Data Analyst and Lover of Baseball and Beer
By Doug Duffy | 27/02/2016
Spring is in the air (well, not really in Toronto yet) and you can read a seemingly endless supply of articles about *insert player* overcoming *insert offseason ailment*. Most of them will tell you the Cubs and Dodgers will be good, and that the Phillies will be bad. I won’t do that, because that’s not what I do. I’ll provide some minimal commentary and let the data and visualizations speak for themselves.
All of the projected 2016 Wins Above Replacement (WAR) data shown here has been produced by Steamer, and taken from Fangraphs. The position and birth country information come from Baseball Reference, as such some players may not be sorted to the position that they’re expected to start at in 2016 (I’ve corrected most I believe).
So when all those writers talk about the Cubs, Dodgers and Phillies, they’re right. Generally speaking, the NL is projected to be a league of haves and have-nots. The East is projected to be two-way race between the Mets and Nationals, with similar Hitter/Pitcher WAR splits, and the Mets possessing a better-rounded set of position players. The Cubs, as mentioned, are expected to run away with the Central, led by what is projected as the most hitters WAR, 30.4, of any team in the MLB and the second most pitchers WAR, 21.3. The Pirates and Cardinals are expected to be competitive, but it may not be the three-team race we saw in 2015. The West is a pretty similar story, the Dodgers are good, with an MLB leading 23.1 projected pitchers WAR and hitters that rank third, 24.8 WAR. The Giants should at the very least find themselves in wild-card contention, with a well-rounded team lacking somewhat in pitching.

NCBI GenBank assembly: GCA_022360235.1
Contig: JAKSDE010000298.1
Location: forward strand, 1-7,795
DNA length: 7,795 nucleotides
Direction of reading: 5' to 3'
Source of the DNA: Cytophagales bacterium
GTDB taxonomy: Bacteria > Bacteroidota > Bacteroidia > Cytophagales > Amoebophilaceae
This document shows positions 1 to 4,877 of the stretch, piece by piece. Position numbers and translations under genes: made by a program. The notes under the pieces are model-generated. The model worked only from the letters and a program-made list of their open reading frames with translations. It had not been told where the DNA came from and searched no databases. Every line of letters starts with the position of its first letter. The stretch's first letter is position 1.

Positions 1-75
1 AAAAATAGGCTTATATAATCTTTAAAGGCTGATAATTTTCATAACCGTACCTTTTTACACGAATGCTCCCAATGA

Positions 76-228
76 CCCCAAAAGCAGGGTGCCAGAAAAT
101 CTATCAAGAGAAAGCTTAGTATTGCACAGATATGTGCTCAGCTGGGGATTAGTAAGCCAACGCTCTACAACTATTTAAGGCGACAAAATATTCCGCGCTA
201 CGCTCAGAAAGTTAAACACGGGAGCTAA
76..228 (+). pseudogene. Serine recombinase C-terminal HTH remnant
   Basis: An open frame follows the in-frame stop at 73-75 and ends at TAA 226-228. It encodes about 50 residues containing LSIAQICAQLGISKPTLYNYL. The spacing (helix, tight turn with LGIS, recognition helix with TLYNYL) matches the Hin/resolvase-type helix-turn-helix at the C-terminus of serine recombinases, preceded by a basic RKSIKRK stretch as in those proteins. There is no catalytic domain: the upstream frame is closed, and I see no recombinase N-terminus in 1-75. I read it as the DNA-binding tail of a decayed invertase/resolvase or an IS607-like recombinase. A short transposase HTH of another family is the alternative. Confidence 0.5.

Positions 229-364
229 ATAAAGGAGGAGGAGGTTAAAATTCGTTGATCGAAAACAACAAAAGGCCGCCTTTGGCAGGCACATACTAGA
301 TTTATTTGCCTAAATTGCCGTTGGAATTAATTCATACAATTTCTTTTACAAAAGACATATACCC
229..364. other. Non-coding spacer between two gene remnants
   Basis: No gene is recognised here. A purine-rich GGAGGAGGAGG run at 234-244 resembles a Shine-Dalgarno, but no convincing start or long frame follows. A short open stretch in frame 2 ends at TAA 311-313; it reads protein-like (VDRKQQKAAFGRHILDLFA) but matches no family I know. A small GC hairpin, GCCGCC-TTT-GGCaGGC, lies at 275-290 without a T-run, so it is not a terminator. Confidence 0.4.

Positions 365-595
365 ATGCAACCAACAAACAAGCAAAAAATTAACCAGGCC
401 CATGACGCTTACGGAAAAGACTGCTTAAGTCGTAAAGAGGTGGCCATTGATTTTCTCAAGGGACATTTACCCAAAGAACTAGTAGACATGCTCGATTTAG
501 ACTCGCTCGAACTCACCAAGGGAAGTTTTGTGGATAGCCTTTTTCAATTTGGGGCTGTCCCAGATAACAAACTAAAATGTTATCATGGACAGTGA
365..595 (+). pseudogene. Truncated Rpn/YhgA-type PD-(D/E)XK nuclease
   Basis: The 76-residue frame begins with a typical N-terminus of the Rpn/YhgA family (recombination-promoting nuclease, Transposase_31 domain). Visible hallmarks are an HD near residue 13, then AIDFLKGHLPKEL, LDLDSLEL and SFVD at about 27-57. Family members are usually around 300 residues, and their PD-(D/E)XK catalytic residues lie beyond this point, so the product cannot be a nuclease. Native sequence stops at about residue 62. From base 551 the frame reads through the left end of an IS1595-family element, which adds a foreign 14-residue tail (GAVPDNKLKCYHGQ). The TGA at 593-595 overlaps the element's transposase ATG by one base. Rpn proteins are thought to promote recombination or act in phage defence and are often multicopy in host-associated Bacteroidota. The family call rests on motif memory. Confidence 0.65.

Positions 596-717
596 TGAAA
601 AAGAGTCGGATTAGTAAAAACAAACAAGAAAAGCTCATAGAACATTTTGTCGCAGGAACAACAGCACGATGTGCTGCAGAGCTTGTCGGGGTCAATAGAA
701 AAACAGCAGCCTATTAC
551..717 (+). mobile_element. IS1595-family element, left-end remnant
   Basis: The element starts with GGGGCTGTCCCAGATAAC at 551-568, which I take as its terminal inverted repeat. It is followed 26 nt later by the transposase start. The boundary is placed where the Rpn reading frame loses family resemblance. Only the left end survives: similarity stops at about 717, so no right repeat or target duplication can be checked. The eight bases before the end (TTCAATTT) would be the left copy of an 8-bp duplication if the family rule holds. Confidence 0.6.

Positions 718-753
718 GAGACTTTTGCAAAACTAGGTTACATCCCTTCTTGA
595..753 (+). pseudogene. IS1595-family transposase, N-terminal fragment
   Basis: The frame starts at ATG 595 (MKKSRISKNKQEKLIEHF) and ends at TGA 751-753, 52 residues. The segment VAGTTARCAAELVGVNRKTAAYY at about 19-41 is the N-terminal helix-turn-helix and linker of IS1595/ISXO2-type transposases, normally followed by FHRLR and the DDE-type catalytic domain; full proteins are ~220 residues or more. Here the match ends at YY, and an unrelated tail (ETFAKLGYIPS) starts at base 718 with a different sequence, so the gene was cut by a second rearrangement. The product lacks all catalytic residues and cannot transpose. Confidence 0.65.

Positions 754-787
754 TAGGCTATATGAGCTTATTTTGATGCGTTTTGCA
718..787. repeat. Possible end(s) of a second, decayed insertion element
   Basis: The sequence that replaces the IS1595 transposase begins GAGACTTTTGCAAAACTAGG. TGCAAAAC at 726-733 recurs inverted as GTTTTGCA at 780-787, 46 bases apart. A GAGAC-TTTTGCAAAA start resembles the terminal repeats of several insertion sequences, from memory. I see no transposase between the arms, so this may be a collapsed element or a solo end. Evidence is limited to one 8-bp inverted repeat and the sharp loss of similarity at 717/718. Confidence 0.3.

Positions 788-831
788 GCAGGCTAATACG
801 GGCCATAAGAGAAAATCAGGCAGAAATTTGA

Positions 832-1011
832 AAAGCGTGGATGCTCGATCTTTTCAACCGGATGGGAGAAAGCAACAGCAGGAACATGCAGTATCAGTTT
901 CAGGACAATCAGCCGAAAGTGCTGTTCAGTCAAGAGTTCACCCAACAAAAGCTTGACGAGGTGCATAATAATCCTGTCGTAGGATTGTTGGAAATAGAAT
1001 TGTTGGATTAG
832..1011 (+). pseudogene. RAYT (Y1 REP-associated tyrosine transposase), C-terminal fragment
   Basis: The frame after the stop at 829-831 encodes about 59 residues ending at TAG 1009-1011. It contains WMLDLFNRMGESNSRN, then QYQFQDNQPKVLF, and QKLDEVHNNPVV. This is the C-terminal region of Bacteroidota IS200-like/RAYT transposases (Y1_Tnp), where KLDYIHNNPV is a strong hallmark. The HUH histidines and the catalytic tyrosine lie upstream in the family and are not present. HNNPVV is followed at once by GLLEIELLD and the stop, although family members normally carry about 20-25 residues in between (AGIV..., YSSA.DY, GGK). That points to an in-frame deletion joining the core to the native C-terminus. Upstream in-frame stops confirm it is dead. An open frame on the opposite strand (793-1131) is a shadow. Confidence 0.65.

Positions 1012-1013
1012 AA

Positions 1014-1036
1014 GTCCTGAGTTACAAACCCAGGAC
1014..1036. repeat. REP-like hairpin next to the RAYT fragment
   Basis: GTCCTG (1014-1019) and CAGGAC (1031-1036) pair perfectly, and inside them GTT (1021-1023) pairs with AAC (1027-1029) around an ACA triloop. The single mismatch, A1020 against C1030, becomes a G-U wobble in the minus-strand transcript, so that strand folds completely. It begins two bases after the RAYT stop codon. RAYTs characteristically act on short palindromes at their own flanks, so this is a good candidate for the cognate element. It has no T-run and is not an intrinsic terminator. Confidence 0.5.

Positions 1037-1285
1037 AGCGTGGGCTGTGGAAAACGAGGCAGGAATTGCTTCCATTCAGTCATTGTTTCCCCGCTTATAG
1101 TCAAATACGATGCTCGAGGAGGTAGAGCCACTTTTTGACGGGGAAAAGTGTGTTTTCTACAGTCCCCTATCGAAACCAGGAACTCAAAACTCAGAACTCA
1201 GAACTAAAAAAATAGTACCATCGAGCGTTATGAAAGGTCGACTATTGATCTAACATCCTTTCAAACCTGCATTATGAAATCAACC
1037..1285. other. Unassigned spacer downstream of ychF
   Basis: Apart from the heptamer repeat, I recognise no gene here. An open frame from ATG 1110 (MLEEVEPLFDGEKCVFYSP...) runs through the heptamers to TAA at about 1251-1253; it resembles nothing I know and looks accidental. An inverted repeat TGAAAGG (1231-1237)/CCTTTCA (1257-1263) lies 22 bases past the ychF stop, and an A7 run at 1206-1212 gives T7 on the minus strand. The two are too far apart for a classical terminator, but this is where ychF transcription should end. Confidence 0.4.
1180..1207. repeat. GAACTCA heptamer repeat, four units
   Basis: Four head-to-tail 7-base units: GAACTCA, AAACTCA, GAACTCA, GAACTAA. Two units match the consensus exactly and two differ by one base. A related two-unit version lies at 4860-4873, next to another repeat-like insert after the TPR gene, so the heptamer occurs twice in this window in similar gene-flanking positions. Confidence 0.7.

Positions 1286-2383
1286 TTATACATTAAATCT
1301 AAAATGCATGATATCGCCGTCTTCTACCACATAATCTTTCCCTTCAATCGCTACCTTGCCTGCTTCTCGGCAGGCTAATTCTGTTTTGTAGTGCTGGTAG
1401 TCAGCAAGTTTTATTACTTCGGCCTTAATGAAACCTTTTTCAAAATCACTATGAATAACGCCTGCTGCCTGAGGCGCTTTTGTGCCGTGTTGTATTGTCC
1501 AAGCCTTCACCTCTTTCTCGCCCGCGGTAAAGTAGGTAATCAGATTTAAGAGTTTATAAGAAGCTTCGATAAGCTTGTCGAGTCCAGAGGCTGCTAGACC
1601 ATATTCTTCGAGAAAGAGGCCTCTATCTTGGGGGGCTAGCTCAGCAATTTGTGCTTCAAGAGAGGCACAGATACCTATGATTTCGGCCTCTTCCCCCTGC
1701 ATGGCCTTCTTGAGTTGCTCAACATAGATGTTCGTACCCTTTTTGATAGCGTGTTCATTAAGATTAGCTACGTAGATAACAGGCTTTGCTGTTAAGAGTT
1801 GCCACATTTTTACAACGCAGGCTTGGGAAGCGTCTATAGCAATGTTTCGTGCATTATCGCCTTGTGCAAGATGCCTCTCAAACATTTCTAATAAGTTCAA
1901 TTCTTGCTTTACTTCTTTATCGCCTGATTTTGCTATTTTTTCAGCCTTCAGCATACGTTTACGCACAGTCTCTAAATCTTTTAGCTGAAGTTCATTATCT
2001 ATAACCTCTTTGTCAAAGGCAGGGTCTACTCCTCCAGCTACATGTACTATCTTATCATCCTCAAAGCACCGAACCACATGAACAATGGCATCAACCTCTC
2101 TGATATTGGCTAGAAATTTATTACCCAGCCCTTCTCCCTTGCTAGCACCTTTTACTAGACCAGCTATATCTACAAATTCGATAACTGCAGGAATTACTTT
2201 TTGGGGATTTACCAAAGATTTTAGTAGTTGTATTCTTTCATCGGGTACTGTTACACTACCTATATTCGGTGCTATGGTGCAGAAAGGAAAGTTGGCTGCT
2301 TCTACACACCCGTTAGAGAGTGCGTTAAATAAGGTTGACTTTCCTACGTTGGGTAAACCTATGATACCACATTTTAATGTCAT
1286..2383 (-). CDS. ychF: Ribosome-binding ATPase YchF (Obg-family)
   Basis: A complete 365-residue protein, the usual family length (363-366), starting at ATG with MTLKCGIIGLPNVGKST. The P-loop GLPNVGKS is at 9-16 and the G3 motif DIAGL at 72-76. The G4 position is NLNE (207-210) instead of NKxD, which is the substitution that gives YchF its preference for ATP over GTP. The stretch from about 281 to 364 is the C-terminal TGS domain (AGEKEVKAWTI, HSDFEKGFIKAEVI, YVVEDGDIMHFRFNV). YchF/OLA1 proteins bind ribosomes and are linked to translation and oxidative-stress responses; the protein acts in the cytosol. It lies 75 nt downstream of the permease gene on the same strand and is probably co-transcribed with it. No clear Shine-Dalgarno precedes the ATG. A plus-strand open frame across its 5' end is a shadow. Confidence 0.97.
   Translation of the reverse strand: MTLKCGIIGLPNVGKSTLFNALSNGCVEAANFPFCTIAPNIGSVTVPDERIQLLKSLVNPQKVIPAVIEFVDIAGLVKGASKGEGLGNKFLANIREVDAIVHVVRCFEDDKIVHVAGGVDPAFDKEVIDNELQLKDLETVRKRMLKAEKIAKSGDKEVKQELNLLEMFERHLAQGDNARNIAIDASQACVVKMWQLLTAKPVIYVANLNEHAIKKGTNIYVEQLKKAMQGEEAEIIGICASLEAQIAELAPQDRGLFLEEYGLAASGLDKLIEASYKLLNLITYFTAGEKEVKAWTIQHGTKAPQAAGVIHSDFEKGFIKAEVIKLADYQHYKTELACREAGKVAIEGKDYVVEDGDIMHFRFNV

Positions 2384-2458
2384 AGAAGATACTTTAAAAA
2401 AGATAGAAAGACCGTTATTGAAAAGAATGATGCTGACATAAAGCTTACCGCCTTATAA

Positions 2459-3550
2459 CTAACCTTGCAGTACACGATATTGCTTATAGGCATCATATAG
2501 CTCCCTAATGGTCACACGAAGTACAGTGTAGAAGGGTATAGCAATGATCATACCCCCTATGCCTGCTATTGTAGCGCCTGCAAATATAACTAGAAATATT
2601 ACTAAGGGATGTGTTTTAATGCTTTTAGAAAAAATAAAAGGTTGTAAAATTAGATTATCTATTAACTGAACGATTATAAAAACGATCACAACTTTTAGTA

In the NL Country breakdown, the United States, the Dominican Republic and Venezuela, being the three most common places of birth for MLB players are listed first, followed by the remaining countries in alphabetical order. The NL seems to be from a slightly narrower set of countries than the AL, but only two teams’ rosters come from three countries or less, the Giants and the Brewers. The Dodgers are the most diverse NL team with players hailing from eight different countries.
The AL is projected as more even than the NL, with no teams seemingly large favorites or underdogs. The East is projected as the most competitive division with the Red Sox, Yankees and Blue Jays all sporting balanced rosters, though their group of pitchers may hamper the Blue Jays. The Indians are projected as favorites in what is expected to be a tight AL central, but don’t tell Royals fans that. Who knows what Esky Magic they have in store this year? The AL West should also be tight, with the Astros projected as the favorites with an even mix of hitting and pitching.
The AL has the more diverse set of international countries, with players hailing from Aruba, Australia, Brazil, the Netherlands and Nicaragua. However, there are three teams represented by only three countries, the Rays, Tigers and Astros. The AL’s most diverse team, the Yankees, has players from seven countries, trailing the eight countries the Dodgers represent.